The Columbus Blue Jackets' inaugural season got off to a great start with a goal by Bruce Gardiner against the Chicago Blackhawks on Oct. 7, 2000, but the team's been mired in disappointment pretty much ever since.

The Columbus Blue Jackets' inaugural season got off to a great start with a goal by Bruce Gardiner against the Chicago Blackhawks on Oct. 7, 2000, but the team's been mired in disappointment pretty much ever since.

Obvious hyperbole aside, something has to go right for this franchise, doesn't it? With that in mind, here are five things straight from the hope springs eternal department. If the 2016-17 season is going to end well for the CBJ, these things are going to have something to do with it.

1. Start strong

With only a couple exceptions, the Blue Jackets have come out of the starting gate and been pretty underwhelming. Last season, this tendency reached a new low, as the team lost its first eight games, an NHL record. The first seven were enough to get former Head Coach Todd Richards fired.

By the time Thanksgiving rolls around, the Jackets will have played 18 games, including 11 at home and seven away, including a West Coast swing. On paper, it looks brutal. If the team hasn't played itself out of contention (again) take that as a good sign.

The "start strong" thing will be directly impacted by…

2. What about Bob?

Not coincidentally, goalie Sergei Bobrovsky has traditionally been a notorious slow starter. He has also battled injuries, even after spending last offseason working to get stronger.

The good news heading into this season is that Bob looked great playing for Team Russia at the recent World Cup of Hockey. Will that momentum carry over? If the international play gives him a rolling start to the NHL season, we could be looking at the really good Bob we saw during the 2013-14 playoff season, as well as the year before. If it only means he's that much closer to breaking down … well, let's not think about that.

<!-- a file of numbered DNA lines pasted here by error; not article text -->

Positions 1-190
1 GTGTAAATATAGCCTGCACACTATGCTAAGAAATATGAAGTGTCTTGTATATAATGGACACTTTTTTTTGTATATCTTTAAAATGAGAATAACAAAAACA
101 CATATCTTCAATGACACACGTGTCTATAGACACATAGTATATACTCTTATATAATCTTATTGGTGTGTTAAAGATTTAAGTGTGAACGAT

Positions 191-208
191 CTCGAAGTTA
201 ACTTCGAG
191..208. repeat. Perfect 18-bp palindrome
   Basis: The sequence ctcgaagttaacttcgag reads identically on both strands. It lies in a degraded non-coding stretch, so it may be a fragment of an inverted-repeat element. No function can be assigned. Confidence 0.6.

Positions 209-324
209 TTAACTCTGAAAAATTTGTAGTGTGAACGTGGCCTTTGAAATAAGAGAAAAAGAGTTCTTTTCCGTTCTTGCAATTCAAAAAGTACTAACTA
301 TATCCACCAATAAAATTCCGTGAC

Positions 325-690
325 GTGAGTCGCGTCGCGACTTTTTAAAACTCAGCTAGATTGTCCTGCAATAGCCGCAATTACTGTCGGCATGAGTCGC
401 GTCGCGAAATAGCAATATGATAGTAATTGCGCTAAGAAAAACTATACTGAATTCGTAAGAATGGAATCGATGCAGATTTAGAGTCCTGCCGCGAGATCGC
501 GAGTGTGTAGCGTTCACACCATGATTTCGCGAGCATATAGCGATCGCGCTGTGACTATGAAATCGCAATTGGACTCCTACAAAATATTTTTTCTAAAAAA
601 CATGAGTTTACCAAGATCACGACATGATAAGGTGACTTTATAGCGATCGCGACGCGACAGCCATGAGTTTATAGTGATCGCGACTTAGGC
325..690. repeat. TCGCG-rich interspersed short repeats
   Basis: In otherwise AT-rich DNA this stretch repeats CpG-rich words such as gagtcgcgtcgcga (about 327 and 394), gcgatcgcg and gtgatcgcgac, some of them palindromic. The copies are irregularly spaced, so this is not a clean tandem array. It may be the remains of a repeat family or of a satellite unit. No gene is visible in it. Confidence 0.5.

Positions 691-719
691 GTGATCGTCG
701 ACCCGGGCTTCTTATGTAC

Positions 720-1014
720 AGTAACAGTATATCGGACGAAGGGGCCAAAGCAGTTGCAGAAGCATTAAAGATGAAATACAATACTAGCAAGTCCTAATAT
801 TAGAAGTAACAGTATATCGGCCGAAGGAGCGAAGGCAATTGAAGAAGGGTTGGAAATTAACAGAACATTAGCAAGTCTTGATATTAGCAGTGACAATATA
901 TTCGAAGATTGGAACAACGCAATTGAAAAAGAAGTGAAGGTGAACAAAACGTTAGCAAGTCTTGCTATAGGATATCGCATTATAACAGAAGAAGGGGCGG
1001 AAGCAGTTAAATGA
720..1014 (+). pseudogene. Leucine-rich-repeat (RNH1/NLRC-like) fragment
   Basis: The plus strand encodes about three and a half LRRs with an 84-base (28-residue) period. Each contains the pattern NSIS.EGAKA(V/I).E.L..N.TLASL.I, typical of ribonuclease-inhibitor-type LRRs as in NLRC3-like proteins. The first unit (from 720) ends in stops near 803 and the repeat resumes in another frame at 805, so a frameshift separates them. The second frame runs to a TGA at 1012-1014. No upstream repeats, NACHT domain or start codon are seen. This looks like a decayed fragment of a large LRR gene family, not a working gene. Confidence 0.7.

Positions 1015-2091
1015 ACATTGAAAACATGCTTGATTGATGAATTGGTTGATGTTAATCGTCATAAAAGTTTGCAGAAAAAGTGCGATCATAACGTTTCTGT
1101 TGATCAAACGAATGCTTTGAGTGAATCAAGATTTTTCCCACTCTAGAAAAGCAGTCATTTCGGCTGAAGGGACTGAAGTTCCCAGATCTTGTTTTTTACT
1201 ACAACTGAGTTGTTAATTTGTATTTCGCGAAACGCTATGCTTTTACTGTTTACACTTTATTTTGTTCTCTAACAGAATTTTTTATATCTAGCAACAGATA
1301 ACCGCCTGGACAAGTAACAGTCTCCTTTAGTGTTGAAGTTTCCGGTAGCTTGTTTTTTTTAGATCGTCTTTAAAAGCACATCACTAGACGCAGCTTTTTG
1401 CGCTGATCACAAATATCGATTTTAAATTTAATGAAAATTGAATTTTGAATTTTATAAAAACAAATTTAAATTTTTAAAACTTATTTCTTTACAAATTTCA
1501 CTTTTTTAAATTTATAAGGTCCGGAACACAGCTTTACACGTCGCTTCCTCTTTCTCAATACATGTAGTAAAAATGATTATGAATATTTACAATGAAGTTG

3. Torts camp

Head Coach John Tortorella joined the team early last season, his reputation for defensive hockey and the unfortunate sound bite preceding him. While we saw some of that own-zone structure and little of the viral press conference commentary, the thinking was that the team would benefit from starting a season fresh with him behind the bench, having fully installed and instilled his plan thanks to a full training camp.

His duties with Team USA at the World Cup of Hockey infringed a bit on camp, but word is Torts has been working the players hard, in the interest of improving their overall fitness level. Will the strain of a tough camp pay off when the games start to count?

4. A Monster season

Blue Jackets TV analyst Bill Davidge expects that three or four of the young players in camp who were a part of last season's American Hockey League champion Lake Erie Monsters (now the Cleveland Monsters) will make this year's CBJ roster. He didn't offer names, but it's a safe bet that defenseman Zach Werenski, who joined the Monsters late last season after he finished play for the University of Michigan, will be one of them. Forwards Oliver Bjorkstrand, Josh Anderson and Daniel Zaar, part of the organization's well-regarded prospect pool, will also push for spots. Could one of the young goalies, Anton Forsberg or Joonas Korpisalo, make the roster and take some starts from Bobrovsky? An infusion of skill and some of that championship moxie (albeit minor-league) could make a big difference.

5. Who wants to be elite?

Any new arrivals will join an already-young squad. Forwards Brandon Saad, Alexander Wennberg and Boone Jenner, along with defensemen Seth Jones and Ryan Murray, highlight a strong under-25 group. But the question now is whether any will take the next step (or two) to become truly elite players in the league? Or, in the case of Jones and Murray, if paired, do they become a top-flight defensive pairing?

Veterans like Brandon Dubinsky, Jack Johnson, Nick Foligno and Cam Atkinson aside, this is a team of kids, and highly regarded ones at that. Expect growing pains for sure, but how good this team is will depend, in large part, on how fast and how well these young players develop.